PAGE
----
Skip to comments.Online Courses Have Reached A Turning Point That Should Scare Bricks and Mortar Colleges
Posted on 06/28/2013 11:05:04 AM PDT by SeekAndFind
Colleges around the country should be worried. The quality of online courses is catching up fast.
Depending on whom you talk to, massively open online courses (MOOCs) will upend and democratize higher education, or are half-baked approximations of lectures that can never equal the classroom.
Kevin Carey, the director of the Education Policy Program at the New America Foundation put it to the test, spending four months taking two MOOCs, from start to finish.
One, a Coursera Introduction to Philosophy was everything critics dislike, he says. Too brief, and with none of the problem sets, essays, or tests that make sure you absorb and apply the information.
The second, an MIT introductory biology course hosted by edX, was an entirely different animal.
After taking the course, Carey admits that while not every course can transition online for less money and at a higher level of quality than what most students experience, the amount that can is "a lot more than people realize or want to admit"
That's going to lead to a lot of disruption, and many lost jobs. But there's a lot of upside, as well.
The course managed to respond to the biggest criticisms of the skeptics. It led Carey to claim that "the burden of proof is no longer on technology to show that it can make traditional higher education better in a way thats worth the price to students and taxpayers. Its the other way around."
(Excerpt) Read more at businessinsider.com ...
I’m working toward an associates degree in Criminal justice at a local community college. It’s a mixture of in class and online courses and the credits I earn will be transferable to the bigger colleges like UVM.I see no difference between the quality of the online classes versus in class.
I’m certainly counting on online offerings for post-high school homeschooling.
I’m not sending a daughter off to some hedonist institution just because that’s what’s expected next in her life.
RE: I see no difference between the quality of the online classes versus in class
Do you get to ask questions if you don’t understand something?
When I took my first online course in 2001, it seemed like a real novelty—classes originated at a school 2,000 miles away, my classmates were from as far away as Australia and the Philippines, and my term paper wasn’t written on paper.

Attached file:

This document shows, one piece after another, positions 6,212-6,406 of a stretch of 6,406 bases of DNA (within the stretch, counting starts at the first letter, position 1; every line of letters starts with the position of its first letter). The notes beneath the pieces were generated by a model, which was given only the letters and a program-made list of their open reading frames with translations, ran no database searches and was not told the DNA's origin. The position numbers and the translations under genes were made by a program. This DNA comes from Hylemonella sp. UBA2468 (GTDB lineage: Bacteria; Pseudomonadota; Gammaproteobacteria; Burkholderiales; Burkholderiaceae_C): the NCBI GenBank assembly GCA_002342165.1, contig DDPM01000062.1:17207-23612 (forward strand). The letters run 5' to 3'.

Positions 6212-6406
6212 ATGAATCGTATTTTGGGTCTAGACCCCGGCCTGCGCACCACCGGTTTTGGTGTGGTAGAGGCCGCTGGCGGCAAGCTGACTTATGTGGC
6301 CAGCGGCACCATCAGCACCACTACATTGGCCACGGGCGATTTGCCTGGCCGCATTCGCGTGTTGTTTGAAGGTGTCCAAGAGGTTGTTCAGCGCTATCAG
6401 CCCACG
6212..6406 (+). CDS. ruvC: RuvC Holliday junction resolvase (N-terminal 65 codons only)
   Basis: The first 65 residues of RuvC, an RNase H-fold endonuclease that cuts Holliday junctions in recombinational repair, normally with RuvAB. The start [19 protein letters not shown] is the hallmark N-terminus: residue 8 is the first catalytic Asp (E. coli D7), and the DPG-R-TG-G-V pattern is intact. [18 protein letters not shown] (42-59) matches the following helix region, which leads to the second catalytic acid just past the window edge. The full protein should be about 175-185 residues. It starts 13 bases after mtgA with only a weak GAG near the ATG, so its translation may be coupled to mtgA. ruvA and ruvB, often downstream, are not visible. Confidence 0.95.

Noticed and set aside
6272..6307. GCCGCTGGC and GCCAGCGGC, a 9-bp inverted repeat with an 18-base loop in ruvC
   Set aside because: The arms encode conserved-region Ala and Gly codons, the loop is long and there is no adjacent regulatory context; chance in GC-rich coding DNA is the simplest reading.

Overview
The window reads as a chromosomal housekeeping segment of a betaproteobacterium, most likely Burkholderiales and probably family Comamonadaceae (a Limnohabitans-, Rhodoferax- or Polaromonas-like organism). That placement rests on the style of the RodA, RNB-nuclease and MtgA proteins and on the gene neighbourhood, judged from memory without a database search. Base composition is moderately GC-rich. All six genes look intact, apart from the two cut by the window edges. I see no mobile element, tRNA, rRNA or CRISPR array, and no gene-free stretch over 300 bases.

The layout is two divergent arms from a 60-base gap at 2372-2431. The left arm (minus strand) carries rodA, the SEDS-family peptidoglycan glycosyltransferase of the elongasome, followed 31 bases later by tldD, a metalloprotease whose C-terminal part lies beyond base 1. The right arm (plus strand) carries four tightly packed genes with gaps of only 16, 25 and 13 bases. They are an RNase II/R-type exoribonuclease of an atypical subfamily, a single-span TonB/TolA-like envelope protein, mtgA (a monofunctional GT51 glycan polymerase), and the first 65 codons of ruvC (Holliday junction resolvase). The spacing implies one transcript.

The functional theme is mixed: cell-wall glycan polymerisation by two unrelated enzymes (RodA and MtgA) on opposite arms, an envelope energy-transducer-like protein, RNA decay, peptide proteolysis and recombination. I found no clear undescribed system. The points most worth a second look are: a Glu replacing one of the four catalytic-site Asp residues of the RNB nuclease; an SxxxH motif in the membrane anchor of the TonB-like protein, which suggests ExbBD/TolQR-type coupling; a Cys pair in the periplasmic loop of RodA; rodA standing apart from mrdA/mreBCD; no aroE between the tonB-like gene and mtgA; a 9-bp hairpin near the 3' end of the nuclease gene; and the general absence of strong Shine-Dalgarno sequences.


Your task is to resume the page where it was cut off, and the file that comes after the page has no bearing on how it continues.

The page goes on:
I am currently doing 4 courses this summer into fall. One of them we have to log in for a chat with the class each week and discuss the questions presented to us. Then we have to attach a written “paper” from what we got from our reading assignments. If we have questions during the course we can send them to the professor if we are not in the chat room. One is an easy-peasy one to get my license to teach in AZ transferred from out of state. I like the idea that I can do these in the summer when I am off instead of trekking to a college at night or Saturdays during the school year.
My daughter is an arts major. I have many discussions with her and her classmates about their post graduate prospects. To a person, their expectations for salary are very low. They could actually be higher. There are no, zero, nada, delusions that they are going make a ton of money.
So, to present their degree and the salary prospects as if that was a major consideration is really kind of a BS argument.
The funny thing is that the application process for “art” school was more competitive and “in your face mean” than any college admission process I had seen. To get into a world class art program is as competitive as any top tier business education university. They simply look at different skill sets.
Many folks think of it as finger painting every day. They do not see the chemistry of pigments, the physics of kilns, the discipline and workload of any military school I’ve seen, and the marketing aspects of presenting and selling their work.
If you think the critique of a grad level case study in Mgmt 503 is harsh—the critiques of art projects are brutal and they are designed to make the student improve and toughen up for the harshness of the art world. The mental toughness of these kids just blows me away.